One of the biggest names deciding to sit out from this week’s mandatory minicamps is Washington Commanders wide receiver Terry McLaurin. With McLaurin reportedly sitting out in the hopes of pushing along contract negotiations, let’s take a look at what a contract extension for him might look like.
The first thing to point out is just how much McLaurin deserves a big extension. Watching any Commanders games over the past three years makes it abundantly clear that McLaurin is the most impactful player on the offensive side of the ball. Washington leans on him heavily to come up big in the most crucial moments of a game.
He can consistently create yardage, whether that’s from beating his defenders on deep routes, winning on contested catches over the middle or taking a short pass to the house with his yards-after-catch ability.
Entering his fourth season with the Commanders, he already ranks 15th in franchise history with 3,090 receiving yards in just 46 games. He’s ninth in Washington history with his 13.9 average yards per reception. But perhaps most impressive of all is the fact that he did it all with Dwayne Haskins, Kyle Allen and Taylor Heinicke as his quarterbacks.
If Washington wants a bright future, locking in their WR1 with an extension is a very important step.
As far as what one would look like, a good baseline is Eagles receiver A.J. Brown’s new contract after his trade to Philadelphia. Brown is a receiver of a similar caliber to McLaurin in that he’s established himself as a bona fide WR1 after three years in the league.
After his draft-day trade, Brown signed a four-year, $100 million extension that, after the Cooper Kupp extension, makes him the fifth-highest-paid receiver in the NFL by average annual value. The over $57 million guaranteed in that contract is also among the most guaranteed money in a contract for a receiver.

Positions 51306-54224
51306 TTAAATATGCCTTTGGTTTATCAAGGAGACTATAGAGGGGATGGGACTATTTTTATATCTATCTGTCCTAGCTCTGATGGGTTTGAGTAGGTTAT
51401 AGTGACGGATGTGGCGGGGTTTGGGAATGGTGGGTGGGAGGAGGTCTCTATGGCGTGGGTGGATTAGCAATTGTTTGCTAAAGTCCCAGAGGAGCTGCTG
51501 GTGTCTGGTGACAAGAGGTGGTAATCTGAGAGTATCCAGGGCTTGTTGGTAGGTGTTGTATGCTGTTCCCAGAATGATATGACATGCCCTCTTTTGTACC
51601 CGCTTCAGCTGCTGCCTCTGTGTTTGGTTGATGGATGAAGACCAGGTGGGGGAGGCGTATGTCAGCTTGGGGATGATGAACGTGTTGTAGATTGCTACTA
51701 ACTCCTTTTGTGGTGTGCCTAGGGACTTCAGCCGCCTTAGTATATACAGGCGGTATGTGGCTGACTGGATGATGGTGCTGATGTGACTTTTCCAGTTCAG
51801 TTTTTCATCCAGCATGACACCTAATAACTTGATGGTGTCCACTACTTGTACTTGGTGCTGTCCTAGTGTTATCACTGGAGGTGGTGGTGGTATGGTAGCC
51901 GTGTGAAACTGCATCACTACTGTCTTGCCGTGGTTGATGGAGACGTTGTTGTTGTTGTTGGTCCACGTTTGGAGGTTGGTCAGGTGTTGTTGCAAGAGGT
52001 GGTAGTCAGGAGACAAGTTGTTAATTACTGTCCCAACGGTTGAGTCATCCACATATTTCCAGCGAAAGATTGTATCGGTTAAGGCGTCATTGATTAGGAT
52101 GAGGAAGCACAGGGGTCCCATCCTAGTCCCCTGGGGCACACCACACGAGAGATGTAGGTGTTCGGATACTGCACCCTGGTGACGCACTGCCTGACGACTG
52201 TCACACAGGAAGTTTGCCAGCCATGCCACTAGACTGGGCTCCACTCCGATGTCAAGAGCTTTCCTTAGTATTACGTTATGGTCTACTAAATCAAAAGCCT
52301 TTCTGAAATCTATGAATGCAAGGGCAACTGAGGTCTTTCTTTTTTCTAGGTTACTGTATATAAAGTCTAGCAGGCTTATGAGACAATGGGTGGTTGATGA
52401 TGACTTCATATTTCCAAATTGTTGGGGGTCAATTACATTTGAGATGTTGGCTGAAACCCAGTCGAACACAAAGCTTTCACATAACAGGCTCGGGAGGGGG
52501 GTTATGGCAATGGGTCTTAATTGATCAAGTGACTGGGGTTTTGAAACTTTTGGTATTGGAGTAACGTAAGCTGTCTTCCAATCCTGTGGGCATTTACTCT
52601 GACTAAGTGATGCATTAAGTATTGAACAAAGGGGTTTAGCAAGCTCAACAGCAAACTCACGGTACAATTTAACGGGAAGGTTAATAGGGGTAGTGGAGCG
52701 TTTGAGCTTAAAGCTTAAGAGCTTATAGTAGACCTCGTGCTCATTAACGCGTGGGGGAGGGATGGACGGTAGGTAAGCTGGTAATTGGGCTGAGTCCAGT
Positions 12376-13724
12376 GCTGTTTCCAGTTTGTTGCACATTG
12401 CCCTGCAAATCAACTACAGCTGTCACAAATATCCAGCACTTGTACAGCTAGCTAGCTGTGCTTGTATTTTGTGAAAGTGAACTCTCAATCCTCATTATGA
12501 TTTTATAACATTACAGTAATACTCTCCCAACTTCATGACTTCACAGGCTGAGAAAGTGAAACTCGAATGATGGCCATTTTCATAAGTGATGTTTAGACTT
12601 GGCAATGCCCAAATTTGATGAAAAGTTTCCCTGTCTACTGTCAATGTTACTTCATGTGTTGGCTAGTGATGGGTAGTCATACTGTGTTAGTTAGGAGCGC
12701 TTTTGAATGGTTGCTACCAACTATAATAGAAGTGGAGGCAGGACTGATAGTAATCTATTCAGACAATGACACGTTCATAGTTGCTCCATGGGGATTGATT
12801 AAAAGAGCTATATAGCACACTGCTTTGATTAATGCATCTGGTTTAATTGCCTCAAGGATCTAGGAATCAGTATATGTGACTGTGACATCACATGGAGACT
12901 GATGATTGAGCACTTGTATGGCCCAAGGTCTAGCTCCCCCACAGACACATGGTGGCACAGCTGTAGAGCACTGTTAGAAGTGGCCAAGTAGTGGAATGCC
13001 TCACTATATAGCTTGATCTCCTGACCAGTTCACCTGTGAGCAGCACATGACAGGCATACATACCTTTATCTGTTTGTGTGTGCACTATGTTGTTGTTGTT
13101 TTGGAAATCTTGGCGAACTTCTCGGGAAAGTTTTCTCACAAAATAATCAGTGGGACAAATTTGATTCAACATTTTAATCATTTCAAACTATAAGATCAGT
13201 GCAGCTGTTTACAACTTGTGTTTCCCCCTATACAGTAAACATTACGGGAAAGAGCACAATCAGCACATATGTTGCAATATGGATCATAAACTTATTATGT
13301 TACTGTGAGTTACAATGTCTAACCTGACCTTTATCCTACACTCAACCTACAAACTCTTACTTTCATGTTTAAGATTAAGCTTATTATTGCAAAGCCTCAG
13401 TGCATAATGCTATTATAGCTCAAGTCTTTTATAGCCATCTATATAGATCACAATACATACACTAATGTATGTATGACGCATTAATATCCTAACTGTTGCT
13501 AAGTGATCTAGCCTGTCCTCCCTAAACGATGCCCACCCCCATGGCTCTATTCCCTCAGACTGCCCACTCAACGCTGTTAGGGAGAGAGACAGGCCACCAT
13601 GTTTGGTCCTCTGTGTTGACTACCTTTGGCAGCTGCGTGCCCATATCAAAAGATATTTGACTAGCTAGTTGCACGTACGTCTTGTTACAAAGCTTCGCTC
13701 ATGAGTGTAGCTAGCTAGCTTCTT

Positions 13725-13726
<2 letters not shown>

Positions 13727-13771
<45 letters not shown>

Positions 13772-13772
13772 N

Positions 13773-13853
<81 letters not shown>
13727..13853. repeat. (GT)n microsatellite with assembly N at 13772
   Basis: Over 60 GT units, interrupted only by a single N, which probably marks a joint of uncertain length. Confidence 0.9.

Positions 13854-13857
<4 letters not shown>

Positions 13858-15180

When comparing accolades, Brown has the better track record with his third-place finish in Offensive Rookie of the Year voting in 2019 and a Pro Bowl nod in 2020. Brown has also scored more career receiving touchdowns with 24 to McLaurin’s 16. In the same three years, McLaurin has the advantage in receptions (222) and yards (3090).
As far as impact on each of their teams, McLaurin has the clear edge. Brown will still be competing with fellow Eagles receivers DeVonta Smith and Quez Watkins for targets. McLaurin is the only proven pass-catching commodity that Washington has, which gives him even more leverage in negotiations. Washington needs him more badly than he needs them.
Still, there has to be a ceiling. McLaurin doesn’t yet have the pedigree of guys like Tyreek Hill and Davante Adams, who also took advantage of the market reset for wide receivers this offseason. He has, however, been as important for his team as someone like Kupp—who just signed a three-year, $80 million extension—has been for the Rams, though not quite at that high level of production. (At least, not yet, but with a more competent quarterback, who knows what McLaurin’s ceiling could be?)
Another ceiling McLaurin faces is the amount of money that notoriously ungenerous owner Dan Snyder would be willing to pay him. The most valuable contract Snyder has paid out to this point was tackle Trent Williams’ five-year, $66 million extension in 2015. McLaurin certainly deserves more than that and is looking to make what he believes he’s owed. The question is just how willing Snyder is to match that.
Still, it behooves the Commanders to get a contract done sooner rather than later. Receiver D.K. Metcalf is also holding out in Seattle, where he also plans to secure himself a significant pay increase. If negotiations with McLaurin don’t reach a resolution before Metcalf’s, Washington might have to deal with the consequences of a higher negotiating floor from McLaurin and his team.
As of now, a fair extension for McLaurin would be somewhere between Brown’s deal and Kupp’s, which would make him the NFL’s new fifth-highest-paid receiver. An average annual value around $26 million for four years—a $104 million total value—with around 50 percent of that guaranteed would be a reasonable expectation for one of the best receivers in Washington football history.
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